Life is an emergent property. Individual molecules are not alive, and molecules only start to become alive when present in sufficient numbers and appropriate organization to build a cell. Understanding how life works must, necessarily, require conceptual and experimental ways to study complex interactions of many components. For decades, molecular biology has pursued a reductionist agenda in which the individual molecules involved in particular processes were identified, purified, and studied in isolation. This approach has transformed our understanding of the living world at scales ranging from enzymes to organs. However, we remain limited in our ability to understand how the molecular components work together as a system to produce life in all its variety. Systems biology aims to understand the emergent properties of living systems by combining tools from biology with approaches derived from physical and computational sciences. It is thus a quantitative discipline, yet one whose ultimate purpose is to understand actual living systems, including cells, embryos, and tissues.


As a world-leading center of fundamental biomedical research, UCSF provides an outstanding venue to pursue the study of systems-level thinking in the context of real biology. Our faculty have long played a leading role in developing molecular and high-throughput “omics” approaches to biology, giving our program a focus on the biology itself. It is possible to study systems biology questions from a purely physics or mathematical viewpoint, and such a viewpoint is clearly very important. Systems biology at UCSF focuses on the biology first, with the view of bringing in quantitative methods to answer long-standing biological questions. Such an approach, which focuses on biological questions, presents an excellent opportunity not only for students with biological backgrounds to extend their training into more quantitative directions, but also for students from non-biological backgrounds to gain true expertise in cutting-edge biological research. The fact that UCSF is a medical center also creates unprecedented opportunities to learn about systems biological approaches in the context of medicine and human disease. Precision medicine has emerged as a translational version of systems biology, and UCSF is a leading center in this important new field.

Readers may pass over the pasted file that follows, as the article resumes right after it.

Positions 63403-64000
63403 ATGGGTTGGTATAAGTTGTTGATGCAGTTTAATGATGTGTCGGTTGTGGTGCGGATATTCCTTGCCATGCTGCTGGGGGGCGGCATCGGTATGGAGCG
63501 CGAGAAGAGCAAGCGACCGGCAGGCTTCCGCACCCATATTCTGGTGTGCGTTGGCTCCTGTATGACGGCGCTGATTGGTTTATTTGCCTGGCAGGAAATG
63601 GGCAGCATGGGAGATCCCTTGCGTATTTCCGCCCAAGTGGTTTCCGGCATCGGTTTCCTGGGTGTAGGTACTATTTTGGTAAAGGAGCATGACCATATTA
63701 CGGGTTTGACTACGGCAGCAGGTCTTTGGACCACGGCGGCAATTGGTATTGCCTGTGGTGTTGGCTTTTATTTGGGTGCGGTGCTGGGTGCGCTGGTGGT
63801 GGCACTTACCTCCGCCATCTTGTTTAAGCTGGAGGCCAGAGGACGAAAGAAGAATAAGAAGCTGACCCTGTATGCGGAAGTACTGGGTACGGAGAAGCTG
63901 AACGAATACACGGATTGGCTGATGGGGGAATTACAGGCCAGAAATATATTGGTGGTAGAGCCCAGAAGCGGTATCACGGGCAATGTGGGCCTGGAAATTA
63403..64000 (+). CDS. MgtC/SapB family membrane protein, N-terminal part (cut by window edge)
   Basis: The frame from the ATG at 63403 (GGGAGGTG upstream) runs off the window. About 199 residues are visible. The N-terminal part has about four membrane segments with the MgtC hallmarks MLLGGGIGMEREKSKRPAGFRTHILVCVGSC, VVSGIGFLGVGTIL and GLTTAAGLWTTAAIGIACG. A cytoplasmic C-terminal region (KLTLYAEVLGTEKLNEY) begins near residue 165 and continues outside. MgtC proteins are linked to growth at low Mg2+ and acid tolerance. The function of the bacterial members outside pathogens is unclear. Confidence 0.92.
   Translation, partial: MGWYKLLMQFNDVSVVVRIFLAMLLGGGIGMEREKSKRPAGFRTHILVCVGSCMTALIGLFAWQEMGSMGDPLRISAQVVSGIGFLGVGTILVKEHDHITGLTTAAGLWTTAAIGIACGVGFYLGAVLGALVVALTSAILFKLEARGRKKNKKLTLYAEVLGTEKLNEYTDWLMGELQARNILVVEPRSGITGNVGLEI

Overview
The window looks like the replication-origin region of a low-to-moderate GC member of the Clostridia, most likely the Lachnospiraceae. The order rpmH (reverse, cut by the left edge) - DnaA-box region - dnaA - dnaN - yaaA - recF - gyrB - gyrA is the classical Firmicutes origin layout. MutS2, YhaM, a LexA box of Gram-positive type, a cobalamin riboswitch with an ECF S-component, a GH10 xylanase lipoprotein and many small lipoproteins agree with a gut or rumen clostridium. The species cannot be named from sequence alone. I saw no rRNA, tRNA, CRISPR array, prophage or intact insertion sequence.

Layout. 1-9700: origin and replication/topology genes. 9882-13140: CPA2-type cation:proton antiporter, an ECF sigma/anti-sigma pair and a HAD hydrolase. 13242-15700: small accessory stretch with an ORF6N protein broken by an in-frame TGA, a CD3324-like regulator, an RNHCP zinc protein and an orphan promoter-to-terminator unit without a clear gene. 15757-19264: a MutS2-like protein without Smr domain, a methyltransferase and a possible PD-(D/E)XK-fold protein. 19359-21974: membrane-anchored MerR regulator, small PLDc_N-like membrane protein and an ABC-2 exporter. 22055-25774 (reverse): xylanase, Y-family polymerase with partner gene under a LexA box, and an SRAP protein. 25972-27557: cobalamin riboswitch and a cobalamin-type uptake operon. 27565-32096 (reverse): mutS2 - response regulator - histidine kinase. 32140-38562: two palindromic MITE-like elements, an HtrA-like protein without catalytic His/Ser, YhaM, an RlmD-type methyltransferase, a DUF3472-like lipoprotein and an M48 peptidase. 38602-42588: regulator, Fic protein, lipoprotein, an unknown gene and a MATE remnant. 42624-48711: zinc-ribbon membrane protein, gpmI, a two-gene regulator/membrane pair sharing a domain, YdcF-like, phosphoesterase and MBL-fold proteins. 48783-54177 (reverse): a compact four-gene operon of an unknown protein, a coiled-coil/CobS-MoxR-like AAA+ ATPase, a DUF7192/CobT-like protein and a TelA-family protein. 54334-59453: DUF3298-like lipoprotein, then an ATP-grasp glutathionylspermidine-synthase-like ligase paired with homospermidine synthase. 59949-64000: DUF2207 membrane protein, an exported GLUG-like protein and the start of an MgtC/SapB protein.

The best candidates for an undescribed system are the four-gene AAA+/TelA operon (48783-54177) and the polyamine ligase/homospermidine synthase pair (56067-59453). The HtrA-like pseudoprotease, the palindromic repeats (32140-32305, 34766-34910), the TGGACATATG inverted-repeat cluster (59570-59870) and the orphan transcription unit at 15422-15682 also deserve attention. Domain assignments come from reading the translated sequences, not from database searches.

About CBS

The DE in Complex Biological Systems is an interdisciplinary program specifically designed around the engineering of complex biological systems. At a fundamental level, this program seeks to train scientists and engineers to be simultaneously conversant in the multiple languages of biology, mathematics, physics, and engineering, in order to manipulate and re-engineer living cells and molecular systems. We are focused on the challenge of engineering synthetic circuitry within complex systems from an interdisciplinary team-based perspective. The DE in Complex Biological Systems brings together students from all graduate programs at UCSF whose work is focused on synthetic and systems biology to share their research, participate in joint projects, and enable scientific cross-pollination.

There are no formal classes that are required for this DE, but the student’s thesis project must be focused on engineering goals within the broader framework of synthetic and systems biology. Students interested in this DE should submit the “change of Degree Objective” form upon Advancement to Candidacy. Program Directors Orion Weiner and Wallace Marshall will verify eligibility for the DE based on the student’s proposed thesis project.

Co-directors Wallace Marshall and Orion Weiner
Manager Rebecca Dawson, MS


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